Kawau Copper Mine operation and ore smelting

The Kawau copper lode is contained in silicified greywacke and dips downward at a high angle. Above ground water level the sulphide is well weathered and oxidised to sulphate, the blue copper sulphate being easily seen in the exposure on the spur.


Blue copper sulphate visible in the flooded drift entrance adjacent to the Cornish Pump House built on the south side of the island.






Lower down in the lode there is a transition through an enriched zone where copper from the weathered ore above has been transported and re-deposited, and below that again is the relatively unaltered primary ore of lower grade. Workings commenced in the enriched zone which about at the top of the permanent ground water region, and mine development then proceeded on three levels. As the mining progressed toward the unaltered primary ore the Kawau Company found in January 1847 that the sulphides underwent an exothermic reaction aboard ship. The shipments of ore, released from the underground pressure and exposed to the air heated and swelled dangerously on the way to smelting works in Wales. As a result some Kawau ore shipments were stockpiled in Australia and others disposed of at sea to save the vessel.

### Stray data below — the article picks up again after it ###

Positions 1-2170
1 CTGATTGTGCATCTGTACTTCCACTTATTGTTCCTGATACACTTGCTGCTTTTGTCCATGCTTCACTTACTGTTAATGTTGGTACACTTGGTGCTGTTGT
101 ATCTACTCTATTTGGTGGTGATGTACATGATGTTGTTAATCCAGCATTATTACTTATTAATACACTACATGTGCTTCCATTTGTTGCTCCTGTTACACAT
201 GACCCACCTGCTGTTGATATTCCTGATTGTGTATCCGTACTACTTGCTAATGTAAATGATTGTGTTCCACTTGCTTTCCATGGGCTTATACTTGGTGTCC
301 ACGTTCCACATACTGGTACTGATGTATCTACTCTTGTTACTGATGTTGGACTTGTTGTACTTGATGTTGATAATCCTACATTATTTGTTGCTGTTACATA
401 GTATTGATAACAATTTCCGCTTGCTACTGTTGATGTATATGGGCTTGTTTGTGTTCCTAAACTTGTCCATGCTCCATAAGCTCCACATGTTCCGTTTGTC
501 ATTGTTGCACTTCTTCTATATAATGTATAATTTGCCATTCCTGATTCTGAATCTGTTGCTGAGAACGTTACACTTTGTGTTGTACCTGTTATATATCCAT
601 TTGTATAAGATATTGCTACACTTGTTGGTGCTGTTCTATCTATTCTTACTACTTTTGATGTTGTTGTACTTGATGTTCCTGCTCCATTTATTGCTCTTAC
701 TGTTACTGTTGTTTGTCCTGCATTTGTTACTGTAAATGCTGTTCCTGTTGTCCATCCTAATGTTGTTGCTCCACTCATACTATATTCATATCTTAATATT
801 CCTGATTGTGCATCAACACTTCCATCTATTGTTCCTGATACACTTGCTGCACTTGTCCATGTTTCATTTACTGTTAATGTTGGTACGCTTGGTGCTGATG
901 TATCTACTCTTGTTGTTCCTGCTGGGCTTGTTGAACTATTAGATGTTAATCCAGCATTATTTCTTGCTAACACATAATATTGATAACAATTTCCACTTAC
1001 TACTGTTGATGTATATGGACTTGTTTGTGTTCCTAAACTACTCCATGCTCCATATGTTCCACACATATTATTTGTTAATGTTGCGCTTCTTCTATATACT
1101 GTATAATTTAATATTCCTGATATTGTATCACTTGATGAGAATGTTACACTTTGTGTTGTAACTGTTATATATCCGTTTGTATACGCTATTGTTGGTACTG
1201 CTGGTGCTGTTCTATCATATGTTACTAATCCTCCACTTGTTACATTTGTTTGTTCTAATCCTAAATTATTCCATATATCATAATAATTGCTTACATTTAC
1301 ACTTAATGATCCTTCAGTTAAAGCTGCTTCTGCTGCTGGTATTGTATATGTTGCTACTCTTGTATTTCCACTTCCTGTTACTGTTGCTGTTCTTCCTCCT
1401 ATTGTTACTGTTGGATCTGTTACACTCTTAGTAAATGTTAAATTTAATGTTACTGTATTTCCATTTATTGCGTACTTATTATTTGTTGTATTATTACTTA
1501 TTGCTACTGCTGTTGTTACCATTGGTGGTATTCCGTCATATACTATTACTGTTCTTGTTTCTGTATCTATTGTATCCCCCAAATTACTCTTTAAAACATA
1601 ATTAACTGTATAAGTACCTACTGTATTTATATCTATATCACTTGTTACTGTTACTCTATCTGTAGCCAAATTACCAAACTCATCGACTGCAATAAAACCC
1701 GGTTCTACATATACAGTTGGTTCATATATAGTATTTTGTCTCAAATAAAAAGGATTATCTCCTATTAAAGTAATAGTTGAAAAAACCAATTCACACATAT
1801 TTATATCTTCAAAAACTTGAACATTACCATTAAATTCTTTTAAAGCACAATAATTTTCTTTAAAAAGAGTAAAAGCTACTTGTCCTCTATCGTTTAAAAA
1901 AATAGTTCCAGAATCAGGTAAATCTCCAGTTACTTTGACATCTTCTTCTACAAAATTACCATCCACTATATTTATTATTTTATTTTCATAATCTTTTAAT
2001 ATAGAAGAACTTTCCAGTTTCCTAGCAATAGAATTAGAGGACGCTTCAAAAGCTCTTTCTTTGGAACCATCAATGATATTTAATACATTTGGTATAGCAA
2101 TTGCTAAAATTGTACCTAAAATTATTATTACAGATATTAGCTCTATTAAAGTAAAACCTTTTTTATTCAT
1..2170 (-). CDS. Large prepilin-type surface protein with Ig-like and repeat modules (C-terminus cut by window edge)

To overcome the difficulties a decision to build a smelting works was made in November 1848 with construction proceeding during 1849 in a bay on the north side of Bon Accord Harbour. Both the Cornish pumphouse at the mine and the smelting works building were made from sandstone blocks quarried at Matakana on the mainland.

The arched seaward side sandstone block wall of the of the smelting house can be seen in the photograph to the left.


A party of smelters was engaged in Swansea in Wales and sent out to Sydney where they worked for six months at Port Jackson, experimenting with Kawau ore stockpiled there before continuing on to Kawau. At the Kawau works the sulphide ore was smelted and cast into copper regulus blocks and the slag was also cast into blocks. The casting was done in pits in the floor of the smelting house building. The copper regulus blocks of about two cubic feet in volume were then shipped overseas for further refining. Some of the slag blocks were later used to construct pillars at the landward end of the Mansion House Bay jetty in Bon Accord Harbour, and for foreshore retaining structures. It is thought that others may have been dispersed as ships ballast.

Operations at the smelting works produced quantities of sulphur dioxide fumes as the sulphide ore was smelted and to avoid the acrid fumes the Welsh workers and their families moved further down the harbour to a place they nostalgically named Swansea Bay.

After the mine closed about 1855 Mr Alexander Harris continued to stay on as caretaker and to run a store and post office. He was there when Sir George Grey purchased Kawau in 1862 and his daughter Elsie became housekeeper for Sir George Grey.